While there are a range of cut out saddles available to help prevent swelling from pressure, it’s not a one size fits all solution. That specialised seat you have might only be making the problem worse. After all, we come in such a wide range of shapes and sizes, how could one saddle type possibly fix everyone’s problems? It’s well worth test riding a few saddles to see if you can eliminate swelling issues.
Change your chamois design
With so many unique body shapes and seating styles different chamois are going to sit differently for different people. Rather than suffering through with chafing, swelling, ingrown hairs and ulcers look for a chamois that is seamless and doesn’t move when you cycle.
If you notice skin irritation or hot spots while riding it’s a good indication that your chamois isn’t the best fit for your body.
Get a professional bike fit
Most saddle soreness issues can come down to seats and seat positioning. If you are having any saddle soreness issues or feeling of pain in your body because of your cycling it’s really important to get a professional bike fit to know you have the perfect position on the bike. This is not about aerodynamics, it’s about health and wellbeing. If you are experiencing any feelings of numbness or tingling when you ride or when you get off the bike it is absolutely imperative that you get your bike set up looked over a proven professional, if at all possible someone who really understands female bike fitness. You want to be sitting on either the hard bones in your bottom, or the strong forward bones of your pelvis rather than the soft tissue in between. You also need to make sure your handlebars are the correct height.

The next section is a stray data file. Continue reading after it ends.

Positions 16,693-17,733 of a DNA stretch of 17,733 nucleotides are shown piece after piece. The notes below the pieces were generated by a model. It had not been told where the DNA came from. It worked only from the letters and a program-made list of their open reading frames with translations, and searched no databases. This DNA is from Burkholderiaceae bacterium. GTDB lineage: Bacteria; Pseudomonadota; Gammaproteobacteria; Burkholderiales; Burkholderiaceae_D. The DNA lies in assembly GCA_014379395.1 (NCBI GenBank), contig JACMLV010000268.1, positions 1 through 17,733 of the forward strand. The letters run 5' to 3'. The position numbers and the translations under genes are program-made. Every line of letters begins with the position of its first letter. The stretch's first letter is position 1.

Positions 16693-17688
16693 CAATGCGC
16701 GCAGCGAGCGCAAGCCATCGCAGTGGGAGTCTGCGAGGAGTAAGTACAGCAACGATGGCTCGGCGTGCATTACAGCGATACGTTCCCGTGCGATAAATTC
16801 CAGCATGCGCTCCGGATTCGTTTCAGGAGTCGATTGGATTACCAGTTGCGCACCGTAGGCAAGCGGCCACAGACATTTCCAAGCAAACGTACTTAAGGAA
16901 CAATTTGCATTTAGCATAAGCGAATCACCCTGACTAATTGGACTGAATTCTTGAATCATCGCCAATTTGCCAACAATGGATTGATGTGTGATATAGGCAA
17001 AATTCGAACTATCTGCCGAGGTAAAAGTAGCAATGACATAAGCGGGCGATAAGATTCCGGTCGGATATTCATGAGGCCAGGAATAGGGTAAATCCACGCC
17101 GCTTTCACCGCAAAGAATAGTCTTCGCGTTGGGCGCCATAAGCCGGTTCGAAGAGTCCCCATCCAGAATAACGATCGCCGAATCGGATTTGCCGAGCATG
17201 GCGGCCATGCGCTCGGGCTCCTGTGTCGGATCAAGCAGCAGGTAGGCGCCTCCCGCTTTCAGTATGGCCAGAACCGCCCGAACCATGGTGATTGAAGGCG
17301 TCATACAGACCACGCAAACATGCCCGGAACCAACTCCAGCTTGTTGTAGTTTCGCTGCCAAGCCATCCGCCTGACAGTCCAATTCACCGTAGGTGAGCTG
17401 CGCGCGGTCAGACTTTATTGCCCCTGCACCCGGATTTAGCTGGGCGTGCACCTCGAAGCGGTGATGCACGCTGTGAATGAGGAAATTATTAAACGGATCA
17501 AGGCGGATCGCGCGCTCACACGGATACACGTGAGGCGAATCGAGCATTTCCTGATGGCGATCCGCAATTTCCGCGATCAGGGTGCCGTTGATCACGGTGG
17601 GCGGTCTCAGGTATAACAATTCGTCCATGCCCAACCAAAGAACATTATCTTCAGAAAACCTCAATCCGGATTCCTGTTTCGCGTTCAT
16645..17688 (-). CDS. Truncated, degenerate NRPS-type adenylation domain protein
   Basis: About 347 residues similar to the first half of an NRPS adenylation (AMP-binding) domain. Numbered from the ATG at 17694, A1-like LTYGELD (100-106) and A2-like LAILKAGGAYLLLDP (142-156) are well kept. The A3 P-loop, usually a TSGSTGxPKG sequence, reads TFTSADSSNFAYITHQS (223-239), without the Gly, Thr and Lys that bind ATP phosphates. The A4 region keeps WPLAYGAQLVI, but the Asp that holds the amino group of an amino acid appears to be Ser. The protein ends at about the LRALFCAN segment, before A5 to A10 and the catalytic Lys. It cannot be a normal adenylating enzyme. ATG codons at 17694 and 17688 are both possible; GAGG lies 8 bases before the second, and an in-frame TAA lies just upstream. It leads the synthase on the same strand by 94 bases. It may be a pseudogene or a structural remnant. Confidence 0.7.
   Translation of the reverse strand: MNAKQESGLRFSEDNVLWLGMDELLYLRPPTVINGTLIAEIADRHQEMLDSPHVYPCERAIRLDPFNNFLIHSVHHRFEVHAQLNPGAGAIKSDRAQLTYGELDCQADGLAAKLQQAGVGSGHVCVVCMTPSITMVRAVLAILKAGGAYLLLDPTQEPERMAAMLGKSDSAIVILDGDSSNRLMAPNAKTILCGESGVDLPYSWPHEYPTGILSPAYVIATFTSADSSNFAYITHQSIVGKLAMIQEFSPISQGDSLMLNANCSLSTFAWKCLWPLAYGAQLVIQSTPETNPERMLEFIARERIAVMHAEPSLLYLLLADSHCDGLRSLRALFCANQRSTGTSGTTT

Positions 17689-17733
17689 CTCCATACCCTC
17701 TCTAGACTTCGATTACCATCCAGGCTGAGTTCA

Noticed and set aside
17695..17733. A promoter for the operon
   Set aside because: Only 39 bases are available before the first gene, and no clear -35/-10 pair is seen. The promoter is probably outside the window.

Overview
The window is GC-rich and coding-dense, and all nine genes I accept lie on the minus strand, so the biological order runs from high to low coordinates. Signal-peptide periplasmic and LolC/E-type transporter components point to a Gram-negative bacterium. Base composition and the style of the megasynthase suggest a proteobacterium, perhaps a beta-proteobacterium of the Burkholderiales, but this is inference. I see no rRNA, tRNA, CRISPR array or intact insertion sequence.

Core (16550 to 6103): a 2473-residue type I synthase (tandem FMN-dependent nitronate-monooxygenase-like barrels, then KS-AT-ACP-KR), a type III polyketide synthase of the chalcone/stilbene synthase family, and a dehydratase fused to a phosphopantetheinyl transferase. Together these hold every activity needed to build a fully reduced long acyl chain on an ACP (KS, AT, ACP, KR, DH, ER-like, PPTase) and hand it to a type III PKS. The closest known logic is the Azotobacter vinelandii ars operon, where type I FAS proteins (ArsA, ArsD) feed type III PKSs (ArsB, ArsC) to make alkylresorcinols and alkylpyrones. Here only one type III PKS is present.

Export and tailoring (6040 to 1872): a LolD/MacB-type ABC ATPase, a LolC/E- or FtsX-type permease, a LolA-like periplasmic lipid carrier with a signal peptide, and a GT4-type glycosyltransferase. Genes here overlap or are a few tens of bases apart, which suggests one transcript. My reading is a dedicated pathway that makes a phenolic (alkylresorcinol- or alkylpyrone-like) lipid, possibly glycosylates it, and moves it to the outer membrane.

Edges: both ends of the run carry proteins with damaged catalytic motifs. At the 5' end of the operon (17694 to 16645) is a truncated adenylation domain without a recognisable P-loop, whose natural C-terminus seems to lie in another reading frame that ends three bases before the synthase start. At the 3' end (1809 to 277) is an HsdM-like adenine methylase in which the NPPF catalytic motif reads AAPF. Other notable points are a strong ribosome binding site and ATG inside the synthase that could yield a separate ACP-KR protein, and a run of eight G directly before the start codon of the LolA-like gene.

Numbness and tingling are not standard symptoms of cycling that you need to put up with or that should be ignored. Feelings of numbness is a sign that you are compressing nerves and it needs to be addressed before long term damage is caused.
Get the right cream
Lubrication is key for preventing and soothing chafing and infected wounds.
Chamois cream can reduce friction between your shorts and your skin. The best way to use it is to run it into the chamois as well as your skin. Some of these creams come with pH balance protection especially for women.
Chafing gels can reduce the friction of your skin rubbing on skin, skin rubbing on clothes and can also help that delicate inner thigh area which might be prone to chaffing from rubbing against the seat.
These are especially big concerns for triathletes who jump on the bike in wet gear. Lanacane is one product that many female triathletes swear by.
Treatment creams. If you do notice a yeast infection, wound infection or fungus make sure you get the right treatment for fast relief. You don’t want to be mucking around with minimum strength over the counter creams that may not be doing any good. Get a prescription for a strong antifungal topical steroid cream to kill fungus and stop the itching so you can focus on riding.
Eat probiotic foods
Good bacteria can help keep bad bacteria at bay. Foods rich in probiotics include yogurt and kefir. You can also eat foods that are high in prebiotics which help feed prebiotics and keep them strong. Good options include bananas, grapefruit and almonds.
Cranberry juice is also rumoured to help fight and prevent bladder infections due to proanthocyanins.
Discard blunt razors
The less grooming of your pubic area you do the better, at least during the cycling season. All that movement and sweat increases your chances of razor bumps, infected follicles and ingrown hairs, which can really hurt on and off the bike. Public hair is there for a reason, it provides a buffer between the sensitive tissues and any pressure (in this case the saddle).
If you do want to look neat and tidy use quality razors that are sharp and effective to minimize bumps and trouble areas.
Finally, keep talking about saddle issues and provide a feeling of normalcy about our bodies and our unique differences. Let’s keep the discussion going and strip back any stigma that the vagina should be kept secret.
Riding in the perfect position, pain free? That’s freedom!